~ Posted by Maggie Fergusson, May 30th 2012
My husband, not an animal lover, has struck a deal with the children over pets. If they can catch one of the mice that occasionally skid across our kitchen floor, they can keep it. But I’m worried that we may find ourselves honour-bound to welcome into the family something altogether nastier: not Mrs Tittlemouse, but Samuel Whiskers.
Last Sunday in London, enjoying the heat in our suntrap garden, I was amazed to see what I took for a gecko shinning up the wall through the clematis. On closer examination, I realised it was the tail of a large rat. I screamed, it jumped to the ground, skittered about horribly close to me, then dived through the trellis to meet the neighbours.
It’s not our first visitation, nor our worst. A couple of years back, lured by chocolate muffin crumbs, a shabby, moth-eaten specimen sauntered through the kitchen into the playroom, and curled up among the footballs. It was slow and dopey. Easy to evict, then? Not a bit of it. When my husband approached with a shovel it reared up on its hind legs, bared its yellow teeth, and spat.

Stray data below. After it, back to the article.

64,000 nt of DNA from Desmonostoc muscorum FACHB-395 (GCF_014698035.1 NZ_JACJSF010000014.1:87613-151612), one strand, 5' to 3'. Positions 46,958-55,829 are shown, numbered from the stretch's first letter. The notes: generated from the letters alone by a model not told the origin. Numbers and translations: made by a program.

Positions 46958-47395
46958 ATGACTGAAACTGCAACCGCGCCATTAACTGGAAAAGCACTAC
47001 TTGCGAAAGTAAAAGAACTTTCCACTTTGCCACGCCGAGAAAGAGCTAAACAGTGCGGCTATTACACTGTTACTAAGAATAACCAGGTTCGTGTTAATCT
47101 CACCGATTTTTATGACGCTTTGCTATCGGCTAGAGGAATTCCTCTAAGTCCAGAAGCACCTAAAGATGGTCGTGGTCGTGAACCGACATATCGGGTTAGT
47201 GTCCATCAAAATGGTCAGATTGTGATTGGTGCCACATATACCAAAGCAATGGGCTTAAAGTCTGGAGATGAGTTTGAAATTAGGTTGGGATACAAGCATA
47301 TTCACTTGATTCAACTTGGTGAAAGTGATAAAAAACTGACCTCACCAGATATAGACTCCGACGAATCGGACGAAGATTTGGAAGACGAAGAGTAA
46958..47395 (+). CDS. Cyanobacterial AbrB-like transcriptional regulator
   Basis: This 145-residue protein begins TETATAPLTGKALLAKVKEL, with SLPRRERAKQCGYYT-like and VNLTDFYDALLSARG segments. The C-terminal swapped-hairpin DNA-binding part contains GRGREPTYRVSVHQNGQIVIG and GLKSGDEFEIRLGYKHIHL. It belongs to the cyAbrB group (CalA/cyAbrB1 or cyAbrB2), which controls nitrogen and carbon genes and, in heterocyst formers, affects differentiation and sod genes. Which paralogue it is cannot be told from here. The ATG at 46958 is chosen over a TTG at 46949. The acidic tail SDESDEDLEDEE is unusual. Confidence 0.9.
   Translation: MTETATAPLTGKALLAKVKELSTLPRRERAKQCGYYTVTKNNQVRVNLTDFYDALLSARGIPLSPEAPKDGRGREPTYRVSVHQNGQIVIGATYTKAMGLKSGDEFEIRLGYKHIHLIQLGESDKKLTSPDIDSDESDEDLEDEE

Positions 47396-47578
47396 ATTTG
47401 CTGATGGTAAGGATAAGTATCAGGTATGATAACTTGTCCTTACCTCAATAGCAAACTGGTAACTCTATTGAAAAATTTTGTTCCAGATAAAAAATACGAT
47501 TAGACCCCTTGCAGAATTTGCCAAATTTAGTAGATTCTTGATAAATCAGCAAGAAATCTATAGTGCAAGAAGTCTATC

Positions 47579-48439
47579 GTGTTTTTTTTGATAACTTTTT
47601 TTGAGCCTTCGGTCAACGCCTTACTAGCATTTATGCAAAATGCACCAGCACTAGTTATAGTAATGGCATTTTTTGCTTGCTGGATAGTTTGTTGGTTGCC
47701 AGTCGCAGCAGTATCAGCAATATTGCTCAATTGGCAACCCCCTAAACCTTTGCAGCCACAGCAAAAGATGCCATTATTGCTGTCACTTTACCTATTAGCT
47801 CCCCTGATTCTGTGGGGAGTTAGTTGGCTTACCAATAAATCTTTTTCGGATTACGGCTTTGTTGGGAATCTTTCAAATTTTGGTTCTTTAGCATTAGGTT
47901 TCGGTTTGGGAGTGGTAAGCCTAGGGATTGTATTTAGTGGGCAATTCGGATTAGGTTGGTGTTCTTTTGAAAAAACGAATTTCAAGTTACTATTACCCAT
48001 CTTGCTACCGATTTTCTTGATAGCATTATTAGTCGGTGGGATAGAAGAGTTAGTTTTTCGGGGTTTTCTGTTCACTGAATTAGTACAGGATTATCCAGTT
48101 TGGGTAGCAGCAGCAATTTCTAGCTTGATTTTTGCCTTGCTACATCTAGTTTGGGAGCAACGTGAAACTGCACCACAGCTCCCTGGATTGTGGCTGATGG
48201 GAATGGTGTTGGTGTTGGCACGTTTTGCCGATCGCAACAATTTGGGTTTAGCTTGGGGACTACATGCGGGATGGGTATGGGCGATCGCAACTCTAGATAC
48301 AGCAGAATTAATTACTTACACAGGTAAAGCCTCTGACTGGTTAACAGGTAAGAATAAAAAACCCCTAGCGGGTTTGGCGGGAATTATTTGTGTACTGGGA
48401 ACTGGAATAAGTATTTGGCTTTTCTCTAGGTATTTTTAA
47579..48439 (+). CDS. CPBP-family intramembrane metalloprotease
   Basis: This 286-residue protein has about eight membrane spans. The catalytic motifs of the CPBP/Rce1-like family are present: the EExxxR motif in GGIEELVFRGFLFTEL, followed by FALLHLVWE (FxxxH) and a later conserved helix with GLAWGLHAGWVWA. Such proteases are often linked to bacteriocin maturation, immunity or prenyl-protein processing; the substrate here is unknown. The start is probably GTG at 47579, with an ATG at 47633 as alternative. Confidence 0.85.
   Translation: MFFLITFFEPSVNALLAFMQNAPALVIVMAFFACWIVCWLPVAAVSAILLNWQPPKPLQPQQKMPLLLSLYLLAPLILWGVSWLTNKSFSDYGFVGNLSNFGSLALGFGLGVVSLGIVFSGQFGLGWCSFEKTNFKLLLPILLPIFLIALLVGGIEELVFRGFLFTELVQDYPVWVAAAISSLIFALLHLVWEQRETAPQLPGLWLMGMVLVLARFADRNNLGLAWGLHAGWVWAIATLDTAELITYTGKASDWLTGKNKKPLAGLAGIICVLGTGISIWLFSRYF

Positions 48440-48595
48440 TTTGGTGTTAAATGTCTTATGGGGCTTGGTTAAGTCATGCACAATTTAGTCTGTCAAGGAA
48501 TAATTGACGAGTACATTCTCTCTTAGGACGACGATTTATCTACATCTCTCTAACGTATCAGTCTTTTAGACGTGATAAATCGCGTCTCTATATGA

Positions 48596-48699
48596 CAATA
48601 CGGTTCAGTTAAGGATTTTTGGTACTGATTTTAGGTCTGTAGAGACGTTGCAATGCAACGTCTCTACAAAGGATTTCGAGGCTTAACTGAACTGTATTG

And shortly after we moved into the house, an appalling stench alerted us to the fact that rats had taken up residence in the cellar. A pest control officer from Hammersmith Council—a woman in a shower cap and boiler suit, carrying a bucket of poison and a giant spoon—came to inspect. She frowned and shook her head. A thoroughly kindred spirit, she was as appalled as I am by the quantities of my husband’s books and papers cramming the cellar from floor to rafters. She’d never, she said, be able to discover where the vermin were gaining access.
That same day, however, a friend visited from the country. Lifting the sodden, stinking matting, she revealed that the rats had clawed their way in from the drain, and along the washing machine’s exit pipe. That night we set a Little Nipper rat-trap (like a Little Nipper mousetrap, but with “EXTRA POWER”). In the morning, clamped in its jaws, was the largest rat we’d ever seen. Pimlico Plumbers’ Rat Team came and, at eye-stretching expense, removed it, and sealed up its front door.
It was only after they’d been banished that I realised the rats were actually on my side. Consulting his travel section, my husband discovered that what appeared to be a row of books had been reduced to a row of lightly-gnawed spines, behind them a wet, stained, pulpy nest where the rats had made their home. The books were beyond salvage, and for a brief but blissful spell I delighted in a stretch of clear (if smelly) shelving. There’s always a silver lining; a twist to every tail.